Counsel did not state any definite purpose for which the proof was offered. It was to show generally that two men jointly indicted with defendant, and supposed to have been riding with him when the murder occurred, were tried for the crime and acquitted. It is quite evident their acquittal or conviction would be proof neither for nor against the defendant then on trial. Commonwealth's witnesses might have been mistaken as to the identity of the persons who were in the car. To have admitted the evidence generally would have permitted defendant's counsel a wide latitude in his closing remarks. He could urge with much assurance that, another jury having cleared these two men of any complicity in the murder, this jury should accept that verdict as conclusive of defendant's innocence. Defendant urges that those verdicts are conclusive, in the present case, of the facts relating to these two men, with a corresponding benefit to the accused. The judgment in a criminal case is not res judicata of the facts on which that case was based, where such facts or a part of them are in dispute in another action between different parties. The verdicts are not admissible as substantive proof in the second case; as to it, the evidence would be res inter alios acta. "Evidence of the acquittal of one jointly indicted with defendant is not admissible on behalf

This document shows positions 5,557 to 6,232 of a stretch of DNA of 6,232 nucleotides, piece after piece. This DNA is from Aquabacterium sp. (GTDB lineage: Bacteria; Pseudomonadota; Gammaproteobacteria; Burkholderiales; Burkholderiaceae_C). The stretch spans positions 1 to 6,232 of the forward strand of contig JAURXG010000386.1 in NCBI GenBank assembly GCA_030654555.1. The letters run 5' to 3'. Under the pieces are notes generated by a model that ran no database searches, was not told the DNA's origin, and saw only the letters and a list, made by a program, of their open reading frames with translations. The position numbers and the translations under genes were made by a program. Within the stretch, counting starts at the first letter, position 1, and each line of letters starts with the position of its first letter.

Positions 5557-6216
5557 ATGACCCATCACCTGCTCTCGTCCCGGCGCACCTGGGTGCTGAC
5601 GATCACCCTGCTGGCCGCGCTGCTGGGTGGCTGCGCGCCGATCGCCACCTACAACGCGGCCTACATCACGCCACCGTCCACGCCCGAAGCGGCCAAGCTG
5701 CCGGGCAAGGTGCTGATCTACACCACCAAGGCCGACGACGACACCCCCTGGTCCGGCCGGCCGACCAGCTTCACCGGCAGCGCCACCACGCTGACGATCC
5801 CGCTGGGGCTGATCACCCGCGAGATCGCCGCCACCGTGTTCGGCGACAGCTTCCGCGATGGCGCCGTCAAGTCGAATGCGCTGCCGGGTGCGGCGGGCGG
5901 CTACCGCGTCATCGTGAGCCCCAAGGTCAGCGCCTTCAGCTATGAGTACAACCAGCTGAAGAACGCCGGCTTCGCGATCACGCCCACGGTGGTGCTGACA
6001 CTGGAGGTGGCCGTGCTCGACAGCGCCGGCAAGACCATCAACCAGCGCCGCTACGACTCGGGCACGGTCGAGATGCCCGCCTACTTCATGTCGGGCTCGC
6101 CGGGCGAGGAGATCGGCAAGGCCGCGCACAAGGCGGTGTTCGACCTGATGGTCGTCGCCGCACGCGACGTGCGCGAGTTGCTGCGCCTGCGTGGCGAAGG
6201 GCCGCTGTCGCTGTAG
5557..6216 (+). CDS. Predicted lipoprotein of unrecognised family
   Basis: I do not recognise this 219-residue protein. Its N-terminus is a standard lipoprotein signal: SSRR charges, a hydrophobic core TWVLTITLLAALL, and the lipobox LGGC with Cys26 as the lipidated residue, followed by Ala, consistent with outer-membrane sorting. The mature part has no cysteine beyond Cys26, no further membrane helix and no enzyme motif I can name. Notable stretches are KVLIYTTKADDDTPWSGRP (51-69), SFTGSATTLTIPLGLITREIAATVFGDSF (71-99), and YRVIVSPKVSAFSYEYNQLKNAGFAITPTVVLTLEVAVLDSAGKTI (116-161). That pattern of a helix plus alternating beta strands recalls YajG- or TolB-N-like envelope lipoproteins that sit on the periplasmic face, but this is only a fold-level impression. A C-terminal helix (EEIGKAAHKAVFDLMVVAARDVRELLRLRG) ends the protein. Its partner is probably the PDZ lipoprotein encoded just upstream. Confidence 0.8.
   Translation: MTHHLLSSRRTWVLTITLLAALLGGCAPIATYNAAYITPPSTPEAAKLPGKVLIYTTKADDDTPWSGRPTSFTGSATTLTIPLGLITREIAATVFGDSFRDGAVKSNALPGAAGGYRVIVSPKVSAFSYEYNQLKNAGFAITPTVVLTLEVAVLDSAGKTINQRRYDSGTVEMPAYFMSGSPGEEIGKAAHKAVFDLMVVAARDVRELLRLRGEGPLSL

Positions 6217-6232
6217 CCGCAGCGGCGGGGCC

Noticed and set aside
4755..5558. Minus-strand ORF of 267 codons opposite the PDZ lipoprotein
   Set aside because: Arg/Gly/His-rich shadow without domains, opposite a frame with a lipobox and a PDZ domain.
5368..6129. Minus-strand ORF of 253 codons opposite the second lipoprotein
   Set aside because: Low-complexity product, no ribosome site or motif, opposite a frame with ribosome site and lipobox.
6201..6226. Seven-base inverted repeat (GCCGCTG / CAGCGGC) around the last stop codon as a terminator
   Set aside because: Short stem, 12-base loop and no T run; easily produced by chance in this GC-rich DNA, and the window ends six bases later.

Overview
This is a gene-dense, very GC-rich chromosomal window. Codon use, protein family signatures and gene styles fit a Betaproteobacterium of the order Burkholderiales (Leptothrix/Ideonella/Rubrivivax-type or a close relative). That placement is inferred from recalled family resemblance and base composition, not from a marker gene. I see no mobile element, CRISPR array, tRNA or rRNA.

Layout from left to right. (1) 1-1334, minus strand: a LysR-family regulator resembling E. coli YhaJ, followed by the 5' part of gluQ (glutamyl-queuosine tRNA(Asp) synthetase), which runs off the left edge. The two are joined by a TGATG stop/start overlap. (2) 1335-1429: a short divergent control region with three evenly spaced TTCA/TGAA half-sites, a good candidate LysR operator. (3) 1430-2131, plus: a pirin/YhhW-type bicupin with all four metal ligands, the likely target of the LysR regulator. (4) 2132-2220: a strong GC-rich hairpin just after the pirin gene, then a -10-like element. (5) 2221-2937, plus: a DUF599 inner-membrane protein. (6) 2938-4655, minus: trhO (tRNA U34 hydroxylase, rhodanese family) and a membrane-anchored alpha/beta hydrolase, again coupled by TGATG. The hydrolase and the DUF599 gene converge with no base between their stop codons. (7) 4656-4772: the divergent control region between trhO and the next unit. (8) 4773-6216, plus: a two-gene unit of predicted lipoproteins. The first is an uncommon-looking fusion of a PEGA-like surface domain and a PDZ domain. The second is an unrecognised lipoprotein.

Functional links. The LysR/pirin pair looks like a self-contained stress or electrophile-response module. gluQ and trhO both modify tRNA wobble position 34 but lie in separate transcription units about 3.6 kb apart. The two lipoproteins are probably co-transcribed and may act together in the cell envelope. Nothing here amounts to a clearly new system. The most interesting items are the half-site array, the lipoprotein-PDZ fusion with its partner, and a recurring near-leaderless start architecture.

145 A. 92

of defendant as tending to establish his innocence. And this is true even though the evidence tends to show that defendant on trial was an accessory before the fact, where the statute has abolished the distinction between principal and accessory." 16 Corpus Juris, § 1342, p. 670. See, also, Com. y. Coontz, 288 Pa. 74, 135 A. 538.

But it is argued that the evidence has further evidential value beyond establishing the facts in dispute in the cases in which the witnesses were acquitted, in that it was proper testimony to show that the witnesses had no bias or interest.